A terrific read, Liberal MP Glen Pearson offers some thought provoking insights into the media culture that dominates Ottawa. I'm reminded of a CBCNN self promotion commercial, wherein "what makes a great story?" gives a list of essential key ingredients. One thing is clear, it isn't so much a search for truth, but a search for a compelling story that motivates. Add in a dash of learned cynicism and the dynamic Pearson speaks to becomes apparent.
Canada is blessed with so many great journalists, reporters, meaning any critique isn't some sweeping condemnation. That said, as Susan Delacourt writes this morning on twitter, if you "dish it out, you should be able to take it", and that's a very healthy, reinvigorating perspective. To often the questioners get defensive the moment the spotlight turns and a critical eye is cast. I chalk that reaction to simple human nature, everyone loves to be the criticizer(self included), but nobody likes to be criticized. However, it is imperative that media constantly re-examine, otherwise the medium becomes stale, predictable and fails to live up to it's supposed part of the bargain in our democracy.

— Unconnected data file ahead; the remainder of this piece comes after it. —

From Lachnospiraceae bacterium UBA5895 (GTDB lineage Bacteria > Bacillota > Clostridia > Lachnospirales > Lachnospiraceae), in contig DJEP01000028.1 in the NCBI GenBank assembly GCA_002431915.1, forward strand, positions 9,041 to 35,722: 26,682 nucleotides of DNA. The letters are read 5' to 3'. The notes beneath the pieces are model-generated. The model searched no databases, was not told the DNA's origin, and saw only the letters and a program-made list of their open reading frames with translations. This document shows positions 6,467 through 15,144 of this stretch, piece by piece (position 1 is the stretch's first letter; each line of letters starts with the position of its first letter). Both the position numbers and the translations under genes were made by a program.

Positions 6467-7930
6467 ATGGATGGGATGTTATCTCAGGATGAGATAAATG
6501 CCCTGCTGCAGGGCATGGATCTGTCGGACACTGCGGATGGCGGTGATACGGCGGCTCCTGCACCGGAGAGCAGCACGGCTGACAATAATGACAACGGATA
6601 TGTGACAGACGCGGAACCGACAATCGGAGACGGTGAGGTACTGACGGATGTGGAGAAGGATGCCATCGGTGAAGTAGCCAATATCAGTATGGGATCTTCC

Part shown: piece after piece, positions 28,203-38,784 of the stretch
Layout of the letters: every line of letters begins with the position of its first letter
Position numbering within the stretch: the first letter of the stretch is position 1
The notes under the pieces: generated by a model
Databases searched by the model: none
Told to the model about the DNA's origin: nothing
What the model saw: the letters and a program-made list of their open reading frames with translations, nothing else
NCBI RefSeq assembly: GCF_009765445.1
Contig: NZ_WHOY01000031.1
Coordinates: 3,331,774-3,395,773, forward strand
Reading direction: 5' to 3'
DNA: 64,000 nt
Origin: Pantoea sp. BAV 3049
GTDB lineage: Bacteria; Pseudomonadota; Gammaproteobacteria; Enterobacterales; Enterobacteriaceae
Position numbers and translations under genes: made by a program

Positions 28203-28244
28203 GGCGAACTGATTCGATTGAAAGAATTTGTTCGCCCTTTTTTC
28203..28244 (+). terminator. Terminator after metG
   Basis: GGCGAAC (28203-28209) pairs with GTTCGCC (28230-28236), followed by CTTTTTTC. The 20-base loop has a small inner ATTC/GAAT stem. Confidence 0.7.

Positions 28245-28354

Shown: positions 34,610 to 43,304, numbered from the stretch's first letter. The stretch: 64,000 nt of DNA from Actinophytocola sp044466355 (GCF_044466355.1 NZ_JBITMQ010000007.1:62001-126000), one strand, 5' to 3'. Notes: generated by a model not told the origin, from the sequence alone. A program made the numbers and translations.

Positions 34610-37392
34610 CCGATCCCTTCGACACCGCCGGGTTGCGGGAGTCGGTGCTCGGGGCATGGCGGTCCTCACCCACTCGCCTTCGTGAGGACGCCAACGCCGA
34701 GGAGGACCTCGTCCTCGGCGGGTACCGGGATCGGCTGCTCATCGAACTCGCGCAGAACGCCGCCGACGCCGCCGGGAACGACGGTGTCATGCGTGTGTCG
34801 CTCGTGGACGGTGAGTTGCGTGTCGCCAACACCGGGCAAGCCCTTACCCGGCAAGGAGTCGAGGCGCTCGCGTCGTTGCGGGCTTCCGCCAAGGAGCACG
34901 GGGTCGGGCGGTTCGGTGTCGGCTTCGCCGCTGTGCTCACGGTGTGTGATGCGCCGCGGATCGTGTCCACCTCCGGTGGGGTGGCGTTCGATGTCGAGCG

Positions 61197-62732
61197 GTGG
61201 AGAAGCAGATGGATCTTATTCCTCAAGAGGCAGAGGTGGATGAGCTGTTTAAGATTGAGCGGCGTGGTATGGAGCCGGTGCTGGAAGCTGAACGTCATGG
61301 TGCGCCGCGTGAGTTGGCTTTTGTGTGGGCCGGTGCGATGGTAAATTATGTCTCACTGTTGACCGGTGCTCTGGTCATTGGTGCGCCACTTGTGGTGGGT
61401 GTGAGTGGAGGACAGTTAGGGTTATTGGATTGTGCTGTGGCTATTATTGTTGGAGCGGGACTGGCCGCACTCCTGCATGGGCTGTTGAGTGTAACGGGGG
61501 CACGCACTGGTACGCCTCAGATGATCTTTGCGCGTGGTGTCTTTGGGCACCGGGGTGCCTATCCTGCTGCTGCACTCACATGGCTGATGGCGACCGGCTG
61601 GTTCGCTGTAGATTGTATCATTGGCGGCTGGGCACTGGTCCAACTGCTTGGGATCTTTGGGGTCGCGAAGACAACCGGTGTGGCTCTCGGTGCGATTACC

It's the pursuit of the story, as Pearson details, and if it lacks juicy bits it fails to be relevant. In addition, if a story has that required edge, it is overblown, exaggerated and given far more attention that it deserves. What is really going on, and what is reported, becomes warped beyond belief, to the point where it no longer speaks to the reality at hand. I would submit, this circumstance is dangerous, because Canadians have no other true window into our political system.
I've mentioned term limits for journalists before, a point Pearson raises. I mean that in jest in one sense, because they are many seasoned journalists in Ottawa that are treasures, their wisdom and experience irreplaceable. However, let's call it the cynic quotient, which can afflict any age group, and when it it reached, the analysis, the emphasis, fails to have any relevance or inherent worth. To be more specific, the immediate "scoff" take, on every issue imaginable, wherein it's all game play, it's all posturing, that perspective is maddening and indicative of someone who's become to jaded to matter.
Canadians are tuning it out, journalists know this well, ratings, circulation don't lie. With this harsh reality in mind, maybe it's time for rethink on "what makes a great story?", because from here, it looks like the audience doesn't necessarily agree.